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Cochinita Piblil.  Rick Bayless's extremely simplified version for slow cooker.

We've learned, to our astonishment, that the crockpot was expressly invented to recreate the conditions of communal shetl ovens for making Cholent.  It is very apparent that the crockpot was not invented to recreate the conditions of a pib.

I've never had a truly acceptable Cochinita Pibil outside the Yucatán.  But a lot of the reason for that is that, outside the Yucatán, I've never had a Cochinita Pibil cooked in a piba pit lined with stones in which a whole piglet in a Seville orange/achiote marinade is buried and roasted, wrapped in banana leaves, over the heated stones and some coals.  So the thing isn't that mine was so much better than all the lame Cochinita Pibils I've had in restaurants up here:  it's that it wasn't any worse.  (OK, Aaron Sanchez's was better.)  For dinner at home, it was really kind of great.

Rick Bayless made two choices I disagreed with -- although I only modified one.  Seville oranges are hard to come by here.  Assuming their unavailability -- a 100% correct assumption in my case -- Bayless has you use limes instead.  The universal approach is to use the juice of normal oranges (to preserve the orange flavor accents) blended with the juice of limes or lemons (to supply the requisite sourness and, more important, acid).  I have access to bitter Mexican limes, so I used the juice of an orange blended with their juice, knowing that the Mexican limes would really tarten things up.

Bayless also omits charred garlic, a typical Yucatecan ingredient that is a pretty key component of this dish.  I don't know why:  maybe he thinks it would scare people away (he keeps this recipe VERY simple) (the hardest part was sourcing the banana leaves with which I lined the crockpot).  But really, how hard is it to char some garlic?  I really don't know why I didn't.  If I ever make this again, I will.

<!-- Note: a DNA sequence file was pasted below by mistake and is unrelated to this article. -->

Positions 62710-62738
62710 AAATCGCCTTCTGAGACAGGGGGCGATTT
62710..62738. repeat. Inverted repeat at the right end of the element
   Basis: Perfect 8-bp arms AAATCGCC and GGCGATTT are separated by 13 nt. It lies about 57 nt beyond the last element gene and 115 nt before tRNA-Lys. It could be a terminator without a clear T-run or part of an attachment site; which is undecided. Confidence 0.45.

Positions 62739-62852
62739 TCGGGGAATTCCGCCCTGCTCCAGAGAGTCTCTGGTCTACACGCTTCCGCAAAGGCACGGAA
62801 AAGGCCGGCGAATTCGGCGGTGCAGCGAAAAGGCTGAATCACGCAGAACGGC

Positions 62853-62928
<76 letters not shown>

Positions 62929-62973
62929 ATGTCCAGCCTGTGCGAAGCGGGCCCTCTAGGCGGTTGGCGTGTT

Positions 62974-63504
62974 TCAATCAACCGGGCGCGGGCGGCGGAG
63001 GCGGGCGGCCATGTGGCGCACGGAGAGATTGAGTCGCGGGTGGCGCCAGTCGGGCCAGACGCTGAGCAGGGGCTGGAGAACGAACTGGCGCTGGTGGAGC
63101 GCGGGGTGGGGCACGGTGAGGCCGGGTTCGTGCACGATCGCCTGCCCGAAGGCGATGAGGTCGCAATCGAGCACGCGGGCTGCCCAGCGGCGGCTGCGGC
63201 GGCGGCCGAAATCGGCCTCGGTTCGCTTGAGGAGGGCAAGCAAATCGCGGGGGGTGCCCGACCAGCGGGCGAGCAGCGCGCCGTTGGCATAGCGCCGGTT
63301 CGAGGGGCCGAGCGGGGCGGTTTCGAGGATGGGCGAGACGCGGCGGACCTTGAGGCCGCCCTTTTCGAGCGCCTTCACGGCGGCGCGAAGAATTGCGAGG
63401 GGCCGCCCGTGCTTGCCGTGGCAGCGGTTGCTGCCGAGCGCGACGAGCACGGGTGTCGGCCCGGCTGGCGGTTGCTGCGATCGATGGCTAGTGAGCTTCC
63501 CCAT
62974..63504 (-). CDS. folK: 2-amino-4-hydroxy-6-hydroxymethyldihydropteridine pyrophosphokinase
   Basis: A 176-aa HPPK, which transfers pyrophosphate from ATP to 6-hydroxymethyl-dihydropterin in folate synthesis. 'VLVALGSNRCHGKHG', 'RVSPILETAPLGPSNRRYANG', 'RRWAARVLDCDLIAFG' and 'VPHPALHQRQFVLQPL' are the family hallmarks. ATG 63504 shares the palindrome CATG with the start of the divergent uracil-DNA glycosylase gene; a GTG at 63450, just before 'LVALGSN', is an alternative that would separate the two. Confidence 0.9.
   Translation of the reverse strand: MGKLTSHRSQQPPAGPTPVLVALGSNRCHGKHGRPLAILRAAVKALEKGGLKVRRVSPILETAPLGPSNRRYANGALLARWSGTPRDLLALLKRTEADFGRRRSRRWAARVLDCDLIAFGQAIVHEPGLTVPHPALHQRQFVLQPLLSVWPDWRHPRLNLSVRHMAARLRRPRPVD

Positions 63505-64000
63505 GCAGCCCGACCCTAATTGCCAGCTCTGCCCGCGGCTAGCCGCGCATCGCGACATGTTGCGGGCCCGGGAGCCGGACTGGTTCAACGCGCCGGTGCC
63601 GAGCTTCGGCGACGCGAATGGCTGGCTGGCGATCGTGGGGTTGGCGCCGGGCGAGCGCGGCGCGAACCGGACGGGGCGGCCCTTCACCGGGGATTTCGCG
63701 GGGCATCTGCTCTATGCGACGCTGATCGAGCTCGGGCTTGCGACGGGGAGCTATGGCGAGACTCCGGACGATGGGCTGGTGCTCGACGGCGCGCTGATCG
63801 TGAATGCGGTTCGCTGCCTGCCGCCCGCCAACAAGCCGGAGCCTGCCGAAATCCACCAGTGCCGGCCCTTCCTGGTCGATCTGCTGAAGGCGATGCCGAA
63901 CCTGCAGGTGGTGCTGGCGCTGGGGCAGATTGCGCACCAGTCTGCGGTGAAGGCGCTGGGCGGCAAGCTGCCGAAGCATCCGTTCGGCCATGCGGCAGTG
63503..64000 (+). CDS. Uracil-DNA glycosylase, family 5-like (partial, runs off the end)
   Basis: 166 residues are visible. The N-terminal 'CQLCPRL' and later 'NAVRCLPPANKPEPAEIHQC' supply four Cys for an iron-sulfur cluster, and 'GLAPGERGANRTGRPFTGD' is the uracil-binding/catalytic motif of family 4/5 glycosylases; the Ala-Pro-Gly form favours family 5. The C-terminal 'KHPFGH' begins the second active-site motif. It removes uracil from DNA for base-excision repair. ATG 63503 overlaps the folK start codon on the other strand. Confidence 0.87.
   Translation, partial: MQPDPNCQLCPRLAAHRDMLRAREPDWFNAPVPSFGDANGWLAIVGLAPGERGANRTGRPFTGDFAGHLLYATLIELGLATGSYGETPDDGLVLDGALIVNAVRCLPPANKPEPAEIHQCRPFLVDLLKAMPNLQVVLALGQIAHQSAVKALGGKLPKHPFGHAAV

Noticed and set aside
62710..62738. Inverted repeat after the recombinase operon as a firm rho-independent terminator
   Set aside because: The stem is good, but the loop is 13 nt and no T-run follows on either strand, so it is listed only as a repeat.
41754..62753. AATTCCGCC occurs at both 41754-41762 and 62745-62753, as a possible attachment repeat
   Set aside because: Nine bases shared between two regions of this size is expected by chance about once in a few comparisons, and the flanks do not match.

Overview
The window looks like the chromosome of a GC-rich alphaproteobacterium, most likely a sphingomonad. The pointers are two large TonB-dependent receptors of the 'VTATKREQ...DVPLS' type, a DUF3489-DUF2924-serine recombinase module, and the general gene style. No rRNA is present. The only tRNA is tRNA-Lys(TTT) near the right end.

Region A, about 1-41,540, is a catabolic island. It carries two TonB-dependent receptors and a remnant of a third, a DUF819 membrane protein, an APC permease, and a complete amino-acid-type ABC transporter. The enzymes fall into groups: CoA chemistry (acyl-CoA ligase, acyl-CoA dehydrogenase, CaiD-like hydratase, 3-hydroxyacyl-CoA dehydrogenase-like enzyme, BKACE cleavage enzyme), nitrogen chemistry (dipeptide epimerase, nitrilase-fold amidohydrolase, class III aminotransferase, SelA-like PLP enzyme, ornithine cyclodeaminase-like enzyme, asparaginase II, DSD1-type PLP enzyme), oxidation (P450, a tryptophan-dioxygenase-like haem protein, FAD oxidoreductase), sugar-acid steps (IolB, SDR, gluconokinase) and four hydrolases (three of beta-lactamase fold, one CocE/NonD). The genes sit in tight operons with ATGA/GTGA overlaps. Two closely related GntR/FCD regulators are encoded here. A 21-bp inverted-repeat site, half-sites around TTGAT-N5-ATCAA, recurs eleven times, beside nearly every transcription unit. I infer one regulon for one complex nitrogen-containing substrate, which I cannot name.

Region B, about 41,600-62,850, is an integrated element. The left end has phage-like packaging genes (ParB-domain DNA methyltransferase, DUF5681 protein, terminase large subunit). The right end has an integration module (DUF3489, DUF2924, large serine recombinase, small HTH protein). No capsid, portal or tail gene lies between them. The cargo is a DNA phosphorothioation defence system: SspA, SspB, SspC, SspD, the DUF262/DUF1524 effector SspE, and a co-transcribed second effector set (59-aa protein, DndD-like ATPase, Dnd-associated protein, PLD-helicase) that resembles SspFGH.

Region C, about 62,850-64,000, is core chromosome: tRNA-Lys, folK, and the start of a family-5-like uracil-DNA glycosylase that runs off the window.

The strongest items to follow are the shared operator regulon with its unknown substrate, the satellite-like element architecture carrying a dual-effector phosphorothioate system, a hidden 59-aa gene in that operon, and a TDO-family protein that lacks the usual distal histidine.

Topped with the requisite onions marinated in more of that orange/lime juice (minus the achiote).  Tortillas to wrap, of course.

On the side, the inevitable refried black beans.  And a salad of mustard spinach dressed with a little sour cream and a lot of Oregano Indio, with scallions, radish, and pepitas strewn on top.

Let's let Desi take us out of this once more:

Now this is a dish that actually GOES with a Vouvray Moelleux.

1985 Domaine Huet Vouvray Moellieux "Le Mont"

This bottle doesn't go back to our nation's Bicentennial.  Only to the year I got married.

Le Mont is Huet's flintier Vouvray -- even the Moelleux.  This is a splendid bottle.  There is (still) some tension here (as you'd expect in a similarly old Riesling and perhaps no other similarly aged wine).  But the key characteristic is harmony.  While the Chenin Blanc acid backbone gives the sweet notes a kick, the main thing you notice is how integrated they are.  This is a complex wine, and you taste a lot of different things.  But they feel of a piece.

Did this wine go with a slighty spicy (Hungarian Hot Wax pepper on top), a little sweet, a lot tart, citrus sauce?  Are you kidding?

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I read all these threads about these fabulous dinners people have at home, with photogenic, obviously labor-intensive food, and legendary bottles.   I can't speak for anybody else on this board, bu